Sometimes an infection is too severe or does not respond to treatment. As a last resort, amputation surgery may be needed. This is the removal of a body part to stop the infection from spreading to the rest of the body.
Hyperbaric oxygen therapy may help with healing. This therapy is delivered in a chamber. Pure oxygen is pumped into the chamber. This helps to increase the amount of oxygen in the blood. The extra oxygen can improve healing.
Another option to help speed healing is using negative pressure wound therapy. A vacuum device and dressing are used to create negative pressure on the wound. This can help the wound heal faster.
To help reduce your chance of diabetic foot ulcers:
- Clean your feet daily. Dry them thoroughly, especially between the toes, before putting shoes and socks on.
- Do not wear garters and tight stockings around the legs.
- You may want to use petroleum jelly or an unscented lotion to moisturize dry, leathery feet. Do not put lotion between the toes. The extra moisture may attract bacteria.
- Inspect your feet daily. Look for sores that you may not be able to feel. Use a mirror or the assistance of another person to see all parts of your feet.
- Your doctor should look at your feet and test the feeling, flexibility, and circulation in them at least once a year. If you find a sore at any time, make an appointment to see your doctor right away.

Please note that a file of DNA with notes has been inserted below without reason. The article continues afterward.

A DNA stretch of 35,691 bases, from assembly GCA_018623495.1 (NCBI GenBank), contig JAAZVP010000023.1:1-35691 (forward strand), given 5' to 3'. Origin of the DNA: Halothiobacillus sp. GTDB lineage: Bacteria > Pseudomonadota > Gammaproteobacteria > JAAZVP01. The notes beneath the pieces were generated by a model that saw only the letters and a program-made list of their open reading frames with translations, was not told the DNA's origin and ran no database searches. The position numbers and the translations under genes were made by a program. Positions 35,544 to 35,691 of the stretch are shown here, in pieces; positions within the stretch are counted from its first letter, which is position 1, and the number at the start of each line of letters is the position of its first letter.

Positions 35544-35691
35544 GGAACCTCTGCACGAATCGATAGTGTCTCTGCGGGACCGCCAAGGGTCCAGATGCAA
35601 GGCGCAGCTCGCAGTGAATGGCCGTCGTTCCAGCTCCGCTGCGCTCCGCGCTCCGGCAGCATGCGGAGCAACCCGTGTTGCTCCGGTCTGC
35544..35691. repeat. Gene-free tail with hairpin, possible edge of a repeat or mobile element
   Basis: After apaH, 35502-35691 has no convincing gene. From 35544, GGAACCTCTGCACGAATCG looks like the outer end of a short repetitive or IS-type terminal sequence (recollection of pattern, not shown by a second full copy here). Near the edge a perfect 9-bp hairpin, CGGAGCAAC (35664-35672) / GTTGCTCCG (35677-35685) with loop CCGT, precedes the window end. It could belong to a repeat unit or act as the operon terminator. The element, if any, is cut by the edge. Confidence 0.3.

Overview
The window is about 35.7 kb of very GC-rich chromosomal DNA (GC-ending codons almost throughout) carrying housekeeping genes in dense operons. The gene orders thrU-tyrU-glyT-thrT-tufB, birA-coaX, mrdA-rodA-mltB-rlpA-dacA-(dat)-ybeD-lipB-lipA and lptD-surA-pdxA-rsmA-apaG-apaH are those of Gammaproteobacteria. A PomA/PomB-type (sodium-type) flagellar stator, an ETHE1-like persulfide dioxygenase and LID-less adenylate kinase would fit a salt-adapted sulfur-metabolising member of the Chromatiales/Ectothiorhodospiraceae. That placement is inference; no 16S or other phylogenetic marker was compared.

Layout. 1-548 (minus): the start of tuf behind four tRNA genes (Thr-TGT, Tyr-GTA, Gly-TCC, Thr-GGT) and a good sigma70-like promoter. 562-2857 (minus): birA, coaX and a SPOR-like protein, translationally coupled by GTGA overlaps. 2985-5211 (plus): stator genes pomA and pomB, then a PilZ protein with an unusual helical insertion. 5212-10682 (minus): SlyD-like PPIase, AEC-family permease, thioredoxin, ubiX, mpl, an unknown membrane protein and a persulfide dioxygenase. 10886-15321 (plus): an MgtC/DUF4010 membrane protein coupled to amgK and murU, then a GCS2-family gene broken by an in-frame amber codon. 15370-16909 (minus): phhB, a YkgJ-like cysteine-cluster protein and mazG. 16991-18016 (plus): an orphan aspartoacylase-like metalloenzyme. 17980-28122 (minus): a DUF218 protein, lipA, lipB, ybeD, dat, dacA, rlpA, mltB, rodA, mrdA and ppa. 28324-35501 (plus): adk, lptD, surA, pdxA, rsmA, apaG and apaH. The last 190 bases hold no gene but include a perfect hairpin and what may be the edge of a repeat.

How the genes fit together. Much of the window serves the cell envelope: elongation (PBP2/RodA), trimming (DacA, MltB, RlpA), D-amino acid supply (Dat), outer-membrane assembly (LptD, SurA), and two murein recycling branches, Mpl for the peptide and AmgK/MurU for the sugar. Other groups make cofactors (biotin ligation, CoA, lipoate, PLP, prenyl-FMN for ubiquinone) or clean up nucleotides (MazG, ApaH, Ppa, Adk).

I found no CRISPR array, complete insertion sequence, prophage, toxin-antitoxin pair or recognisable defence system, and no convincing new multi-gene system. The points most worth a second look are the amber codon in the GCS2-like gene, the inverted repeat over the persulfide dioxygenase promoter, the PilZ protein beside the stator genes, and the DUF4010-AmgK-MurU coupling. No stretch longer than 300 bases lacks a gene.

- People with diabetes may have toenails that are brittle and difficult to cut. You may also want to have a foot specialist trim your toenails regularly.
- Buy properly fitted shoes. Some insurance companies will pay for custom-made shoes with inserts. A doctor can give you a prescription for the shoes.
- Avoid smoking.
- Talk to your doctor about exercise. Daily exercise will help to improve blood flow and blood glucose levels.
- Calluses can increase the pressure on the foot and lead to foot ulcers. Have your foot doctor remove any calluses. This could reduce the risk of developing a foot ulcer.
- Ask your doctor if you should use a special infrared thermometer. It can check the temperature of your feet.
- Improved control of your diabetes may reduce the risk of ulcers.
American Diabetes Association
American Podiatric Medical Association
Canadian Diabetes Association
Canadian Podiatric Medical Association
Bakker K, Apelqvist J, et al; International Working Group on Diabetic Foot Editorial Board. Practical guidelines on the management and prevention of the diabetic foot 2015. Diabetes Metab Res Rev. 2016 Jan;32 Suppl 1:2-6. doi: 10.1002/dmrr.2694.
Diabetic foot ulcer. EBSCO DynaMed website. Available at: http://www.dynamed.com/topics/dmp~AN~T114270/Diabetic-foot-ulcer. Accessed January 29, 2021.
Markakis K, Bowling FL, Boulton AJ. The diabetic foot in 2015: an overview. Diabetes Metab Res Rev. 2016 Jan;32 Suppl 1:169-78.
Ndip A, Bowling F, et al. The diabetic foot in 2013: an update from the 14th Malvern Diabetic Foot Meeting. Int J Low Extrem Wounds. 2013 Mar;12(1):71-5.
Nelson EA, O’Meara S, et al. Systematic review of antimicrobial treatments for diabetic foot ulcers. Diabet Med. 2006;23(4):348-359.
Last reviewed September 2020 by EBSCO Medical Review Board Shawna Grubb, RN Last Updated: 1/29/2021